Surety is a promise made by one party (the guarantor) to assume responsibility for the performance obligation of another, if that party defaults. Essentially there are three parties involved in the agreement: the principal is the party that undertakes the obligation; the surety company guarantees that the obligation will be performed; and the obligee is the party who receives the benefit of the guarantee. Surety is similar to insurance in that surety and insurance are both methods of transferring risk and providing for financial loss. The difference, however, is that in a surety arrangement the risk remains with the principal. If the principal fails to perform its obligation, a written surety bond agreement usually provides for monetary compensation to the obligee from the surety company.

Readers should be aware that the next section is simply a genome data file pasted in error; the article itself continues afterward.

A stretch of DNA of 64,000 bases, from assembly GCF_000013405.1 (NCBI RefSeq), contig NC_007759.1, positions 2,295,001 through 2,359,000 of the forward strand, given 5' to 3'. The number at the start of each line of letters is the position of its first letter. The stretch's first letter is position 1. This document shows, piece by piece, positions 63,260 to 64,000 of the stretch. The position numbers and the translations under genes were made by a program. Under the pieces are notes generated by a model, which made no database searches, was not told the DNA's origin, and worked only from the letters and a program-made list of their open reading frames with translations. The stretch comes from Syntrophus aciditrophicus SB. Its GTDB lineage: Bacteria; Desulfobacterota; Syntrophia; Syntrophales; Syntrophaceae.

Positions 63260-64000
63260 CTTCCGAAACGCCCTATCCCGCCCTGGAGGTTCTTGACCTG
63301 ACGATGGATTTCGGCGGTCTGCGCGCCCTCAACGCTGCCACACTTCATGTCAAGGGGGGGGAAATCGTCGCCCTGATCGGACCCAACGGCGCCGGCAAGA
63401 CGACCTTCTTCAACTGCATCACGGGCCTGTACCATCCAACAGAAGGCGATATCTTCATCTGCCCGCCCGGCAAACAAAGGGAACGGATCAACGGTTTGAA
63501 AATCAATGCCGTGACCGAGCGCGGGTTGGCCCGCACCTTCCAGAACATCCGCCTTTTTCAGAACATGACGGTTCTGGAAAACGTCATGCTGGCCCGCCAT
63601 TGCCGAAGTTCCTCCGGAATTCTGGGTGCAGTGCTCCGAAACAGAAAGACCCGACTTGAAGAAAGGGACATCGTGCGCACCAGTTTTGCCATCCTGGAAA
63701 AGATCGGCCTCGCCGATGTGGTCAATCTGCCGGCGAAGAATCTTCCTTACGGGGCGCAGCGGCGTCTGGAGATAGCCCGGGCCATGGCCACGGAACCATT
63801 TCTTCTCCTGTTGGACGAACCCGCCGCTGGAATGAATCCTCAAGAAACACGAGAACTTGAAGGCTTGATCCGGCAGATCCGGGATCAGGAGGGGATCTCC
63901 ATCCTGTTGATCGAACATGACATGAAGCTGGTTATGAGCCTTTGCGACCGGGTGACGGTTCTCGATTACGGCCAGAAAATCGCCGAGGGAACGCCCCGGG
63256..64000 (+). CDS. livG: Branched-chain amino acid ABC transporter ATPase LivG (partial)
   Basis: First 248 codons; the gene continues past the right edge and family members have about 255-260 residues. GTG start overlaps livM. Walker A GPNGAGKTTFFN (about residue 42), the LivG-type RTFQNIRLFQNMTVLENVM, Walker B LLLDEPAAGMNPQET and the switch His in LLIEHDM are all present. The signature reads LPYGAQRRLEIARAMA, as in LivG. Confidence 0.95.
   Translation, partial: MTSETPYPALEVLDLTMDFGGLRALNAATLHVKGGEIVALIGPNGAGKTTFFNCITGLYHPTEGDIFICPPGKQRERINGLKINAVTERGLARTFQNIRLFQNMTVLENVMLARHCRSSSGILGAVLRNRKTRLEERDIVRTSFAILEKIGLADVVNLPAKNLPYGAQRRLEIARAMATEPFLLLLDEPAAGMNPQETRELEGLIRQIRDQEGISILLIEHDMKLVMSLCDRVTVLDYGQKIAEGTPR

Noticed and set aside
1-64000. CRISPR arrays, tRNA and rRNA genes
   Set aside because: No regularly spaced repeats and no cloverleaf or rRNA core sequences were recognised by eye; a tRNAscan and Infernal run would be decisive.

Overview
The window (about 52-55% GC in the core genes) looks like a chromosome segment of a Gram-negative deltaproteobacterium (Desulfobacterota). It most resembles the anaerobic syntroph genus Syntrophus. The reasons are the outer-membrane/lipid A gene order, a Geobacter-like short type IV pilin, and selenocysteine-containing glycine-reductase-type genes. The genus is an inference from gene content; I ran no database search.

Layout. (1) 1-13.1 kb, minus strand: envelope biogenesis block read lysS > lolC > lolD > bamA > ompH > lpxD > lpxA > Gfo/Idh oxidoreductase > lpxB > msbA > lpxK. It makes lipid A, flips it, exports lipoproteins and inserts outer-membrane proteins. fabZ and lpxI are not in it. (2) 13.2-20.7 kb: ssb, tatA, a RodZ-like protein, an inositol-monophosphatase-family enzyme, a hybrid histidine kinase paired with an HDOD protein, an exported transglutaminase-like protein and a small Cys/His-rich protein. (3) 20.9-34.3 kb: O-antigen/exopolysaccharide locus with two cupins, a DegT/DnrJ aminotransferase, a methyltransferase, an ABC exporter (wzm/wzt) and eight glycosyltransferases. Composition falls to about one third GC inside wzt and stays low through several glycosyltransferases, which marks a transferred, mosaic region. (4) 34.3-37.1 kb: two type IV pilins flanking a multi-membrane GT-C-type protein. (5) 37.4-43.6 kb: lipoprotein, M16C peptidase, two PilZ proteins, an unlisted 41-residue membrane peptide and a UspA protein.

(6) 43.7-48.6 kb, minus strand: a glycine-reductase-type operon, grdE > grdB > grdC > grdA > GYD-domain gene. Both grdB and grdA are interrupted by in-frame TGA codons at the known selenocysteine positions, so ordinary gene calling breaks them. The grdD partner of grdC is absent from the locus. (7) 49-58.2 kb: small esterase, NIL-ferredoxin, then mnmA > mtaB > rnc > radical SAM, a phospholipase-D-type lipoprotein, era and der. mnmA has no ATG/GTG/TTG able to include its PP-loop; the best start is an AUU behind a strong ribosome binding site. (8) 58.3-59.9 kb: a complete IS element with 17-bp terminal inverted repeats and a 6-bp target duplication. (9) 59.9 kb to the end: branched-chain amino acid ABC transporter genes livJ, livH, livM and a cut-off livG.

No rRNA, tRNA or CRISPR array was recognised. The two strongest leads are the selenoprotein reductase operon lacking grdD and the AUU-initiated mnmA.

The use of surety as a tool of protection goes back thousands of years to the Mesopotamian region (largely corresponding to modern-day Iraq), as evidenced on a tablet discovered which was written around 2,700 BCE. Even the Bible reveals the use of surety as a contract of safeguard in ancient societies. For it is recorded in the book of Genesis, “ I will be surety for him; of my hand you shall require him. If I do not bring him back to you and set him before you, then let me bear the blame for ever.” (Gen.43: 9)

What role does surety play in today’s world? Surety bonds are issued to secure against the failure of promises made in the daily business of a society. It touches on such diverse endeavors as a state highway construction job, the installation of utilities in a new housing project, the regulation of import laws, and the authorization of bail bonds. Here in the United States there are thousands of different bonds available to protect the innumerable business transactions that are made every day in our nation. An argument can be made that the orderly functioning of a nation is built on the guarantees that surety provides.